(Photo Credit: 123rf.com)
She sat sadly on the rickety rocking chair in the verandah looking lost in thought. It was evening. The dying sun casting long shadows on the verandah. She was alone in the house. Her husband had gone to the town square in search of food to buy with the last sum of money in the house. She couldn’t go with him. She was too drained, physically and emotionally. She couldn’t muster the energy. She was deflated. Her husband understood and didn’t bother her.
She had been in this position of shock since morning, against several pleas from her husband. It wasn’t supposed to be this way, she thought to herself for the umpteenth time, rocking gently. The squeaky sound from the rickety rocking chair was ominous. Her listless eyes on the brown crusty field across the house. The remains of what they once called a farm as recently as last night. Their only means of livelihood gone with the night.
It used to be a fertile land until this morning. The crops were coming along very well, looking healthy and promising. The farm was basically at a subsistence level, although they do sell a few over-flows once in a while in the town square. The harvest over the years has always been sufficient to keep them with food all year round.
They had no children. This wasn’t for want of trying. It just refused to click. So they resigned to their fate and invested their energy and time on the field, tending the crops with unreserved love and affection as if they were children. They often spoke to the crops while working in the farm, giving them words of encouragement to stand strong despite the challenges in the soil and weather, to be fruitful and give them grandchildren in the form of bountiful harvest. They were indeed emotionally attached to the farm. Especially her.
Yesterday evening, the couple had walked hand in hand through the farm, carrying out their routine inspection and of course lecture on the crops. They had later sat on the verandah enjoying the green scenery in the cool evening breeze. They were certain come harvest time, it was going to be a bountiful one. They had gone to bed with hope in their hearts, smiles on their faces, and a cuddle of satisfactory love.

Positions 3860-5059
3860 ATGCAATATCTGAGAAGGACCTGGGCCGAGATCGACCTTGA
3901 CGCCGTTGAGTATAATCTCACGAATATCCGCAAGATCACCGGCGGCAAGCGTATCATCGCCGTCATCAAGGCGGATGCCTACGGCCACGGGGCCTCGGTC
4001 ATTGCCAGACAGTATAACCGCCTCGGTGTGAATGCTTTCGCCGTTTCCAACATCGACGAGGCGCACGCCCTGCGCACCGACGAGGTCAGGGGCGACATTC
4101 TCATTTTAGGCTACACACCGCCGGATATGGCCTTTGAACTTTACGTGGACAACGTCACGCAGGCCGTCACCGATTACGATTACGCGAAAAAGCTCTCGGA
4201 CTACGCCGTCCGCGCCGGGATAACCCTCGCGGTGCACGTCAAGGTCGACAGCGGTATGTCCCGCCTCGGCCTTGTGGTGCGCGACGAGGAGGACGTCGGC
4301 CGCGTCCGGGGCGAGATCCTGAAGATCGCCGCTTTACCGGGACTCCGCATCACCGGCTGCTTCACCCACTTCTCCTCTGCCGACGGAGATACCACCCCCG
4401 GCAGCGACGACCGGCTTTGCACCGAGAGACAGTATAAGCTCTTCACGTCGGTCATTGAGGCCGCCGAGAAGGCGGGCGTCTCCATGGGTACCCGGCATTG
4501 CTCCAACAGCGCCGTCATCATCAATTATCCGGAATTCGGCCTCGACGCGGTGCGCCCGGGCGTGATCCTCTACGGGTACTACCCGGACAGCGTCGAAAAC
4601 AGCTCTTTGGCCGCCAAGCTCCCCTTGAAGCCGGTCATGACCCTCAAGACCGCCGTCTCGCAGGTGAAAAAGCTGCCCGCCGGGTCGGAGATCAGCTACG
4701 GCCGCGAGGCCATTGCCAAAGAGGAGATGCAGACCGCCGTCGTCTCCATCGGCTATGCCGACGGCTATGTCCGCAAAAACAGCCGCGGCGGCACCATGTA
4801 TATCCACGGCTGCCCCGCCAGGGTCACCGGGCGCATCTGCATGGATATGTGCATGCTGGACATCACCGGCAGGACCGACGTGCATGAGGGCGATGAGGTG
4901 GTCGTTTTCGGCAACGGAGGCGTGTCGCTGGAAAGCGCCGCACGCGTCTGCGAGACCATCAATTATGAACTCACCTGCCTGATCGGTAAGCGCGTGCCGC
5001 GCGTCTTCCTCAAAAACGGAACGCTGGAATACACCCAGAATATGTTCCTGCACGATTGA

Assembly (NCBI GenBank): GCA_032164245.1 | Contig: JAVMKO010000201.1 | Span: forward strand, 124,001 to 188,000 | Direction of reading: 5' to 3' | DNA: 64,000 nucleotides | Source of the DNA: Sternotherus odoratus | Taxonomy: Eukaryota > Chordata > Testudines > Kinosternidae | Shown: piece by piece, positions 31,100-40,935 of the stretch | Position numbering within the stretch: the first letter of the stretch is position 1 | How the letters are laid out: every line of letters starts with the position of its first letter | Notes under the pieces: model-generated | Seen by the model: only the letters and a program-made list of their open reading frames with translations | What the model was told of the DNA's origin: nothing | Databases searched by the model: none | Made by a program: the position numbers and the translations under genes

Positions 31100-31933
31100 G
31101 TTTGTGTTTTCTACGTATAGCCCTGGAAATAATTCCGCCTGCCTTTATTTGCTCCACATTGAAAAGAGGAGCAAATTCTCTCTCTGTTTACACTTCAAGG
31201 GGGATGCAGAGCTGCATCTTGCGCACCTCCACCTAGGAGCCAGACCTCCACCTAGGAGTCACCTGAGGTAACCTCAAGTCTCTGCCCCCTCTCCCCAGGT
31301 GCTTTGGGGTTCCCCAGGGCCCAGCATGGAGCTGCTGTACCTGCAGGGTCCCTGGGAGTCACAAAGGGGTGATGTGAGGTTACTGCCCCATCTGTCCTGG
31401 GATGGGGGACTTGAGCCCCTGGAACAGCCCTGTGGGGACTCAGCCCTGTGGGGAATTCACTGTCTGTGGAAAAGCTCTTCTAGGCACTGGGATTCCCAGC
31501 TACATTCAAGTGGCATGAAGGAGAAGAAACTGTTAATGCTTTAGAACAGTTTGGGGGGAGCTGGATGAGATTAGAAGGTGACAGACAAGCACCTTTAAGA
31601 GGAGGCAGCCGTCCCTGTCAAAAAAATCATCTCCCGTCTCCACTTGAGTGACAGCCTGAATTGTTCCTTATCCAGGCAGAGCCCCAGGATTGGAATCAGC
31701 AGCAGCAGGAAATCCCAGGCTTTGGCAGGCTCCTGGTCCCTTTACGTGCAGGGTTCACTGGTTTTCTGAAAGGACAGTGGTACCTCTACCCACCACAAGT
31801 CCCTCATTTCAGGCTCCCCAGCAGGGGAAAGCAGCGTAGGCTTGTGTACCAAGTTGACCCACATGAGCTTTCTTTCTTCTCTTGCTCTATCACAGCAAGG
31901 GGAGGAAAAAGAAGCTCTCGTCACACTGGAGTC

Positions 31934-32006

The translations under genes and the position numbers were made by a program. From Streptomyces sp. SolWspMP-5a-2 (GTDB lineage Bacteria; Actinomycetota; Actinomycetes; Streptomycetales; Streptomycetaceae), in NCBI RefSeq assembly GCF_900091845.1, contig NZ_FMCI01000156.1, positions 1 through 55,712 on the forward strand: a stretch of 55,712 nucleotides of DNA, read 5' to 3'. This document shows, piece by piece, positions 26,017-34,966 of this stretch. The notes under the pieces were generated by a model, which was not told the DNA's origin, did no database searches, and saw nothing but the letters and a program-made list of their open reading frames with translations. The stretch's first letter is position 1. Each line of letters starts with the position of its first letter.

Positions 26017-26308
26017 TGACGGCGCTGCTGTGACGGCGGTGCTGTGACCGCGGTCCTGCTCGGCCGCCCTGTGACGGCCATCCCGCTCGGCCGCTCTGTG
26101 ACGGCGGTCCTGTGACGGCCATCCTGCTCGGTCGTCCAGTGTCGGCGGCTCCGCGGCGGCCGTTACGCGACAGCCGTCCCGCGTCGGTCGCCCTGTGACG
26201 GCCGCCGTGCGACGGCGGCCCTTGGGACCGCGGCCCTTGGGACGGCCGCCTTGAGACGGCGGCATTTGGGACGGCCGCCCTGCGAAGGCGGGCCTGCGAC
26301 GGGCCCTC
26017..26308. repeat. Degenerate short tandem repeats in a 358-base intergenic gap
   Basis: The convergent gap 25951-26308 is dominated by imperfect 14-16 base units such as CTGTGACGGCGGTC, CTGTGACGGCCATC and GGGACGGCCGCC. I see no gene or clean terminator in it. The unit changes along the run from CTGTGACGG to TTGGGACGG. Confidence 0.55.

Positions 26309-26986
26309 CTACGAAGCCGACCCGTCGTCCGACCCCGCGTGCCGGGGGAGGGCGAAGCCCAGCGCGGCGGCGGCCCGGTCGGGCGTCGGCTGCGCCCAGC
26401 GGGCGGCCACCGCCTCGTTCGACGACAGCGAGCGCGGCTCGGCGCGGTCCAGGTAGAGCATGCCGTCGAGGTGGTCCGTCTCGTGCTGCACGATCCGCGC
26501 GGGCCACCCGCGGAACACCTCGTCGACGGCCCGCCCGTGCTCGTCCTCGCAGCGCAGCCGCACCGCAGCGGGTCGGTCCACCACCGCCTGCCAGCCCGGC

So you can imagine the sharp contrast of events between night and day, and the shock that came with it. He saw it first from the sitting room window. A brown crusty field. He wiped his eyes carefully and took another look. He was scared to open the door to face the reality awaiting him. But it was his wife who took the initiative. Not because she had the courage. In fact, up to the moment she opened the door to the cloudy morning, she was totally unaware of the situation awaiting outside the house.
She got the full blast of the bleak scenery as she stepped out expectantly onto the verandah. The smile on her face dried up as quickly as it had come, and was replaced with withering shock. Her legs buckled under her, but her husband was quick to hold her up, having followed her to the door step. He had guided her to the rickety rocking chair, where she had sat all day, losing track of time, refusing food and reason.
They could not comprehend it. It seemed like something actually drained the life out of the crops and left them withered. There was no explanation. No sign nor indication of impending drought. She felt more emotionally devastated because she was so attached to them as she would have with her children.
It was now dark. Her husband touched her shoulder and she jolted out of her thought train. She hadn’t noticed his arrival. He had bought some food for dinner. He helped her get up from the rickety rocking chair and she willingly obliged. They stood hand in hand, giving the field one last forlorn look. The tears finally dropping from their eyes. Then her husband gave her a reassuring hug as they sobbed together.
He gently urged her into the house and shut the door to the night and their nightmare. Words were not relevant at the moment. But their body language spoke volumes. Yes it hurt, but they were survivors. They will eat dinner and go to bed. Tomorrow will take care of itself.
Ndifreke Efiok Akpan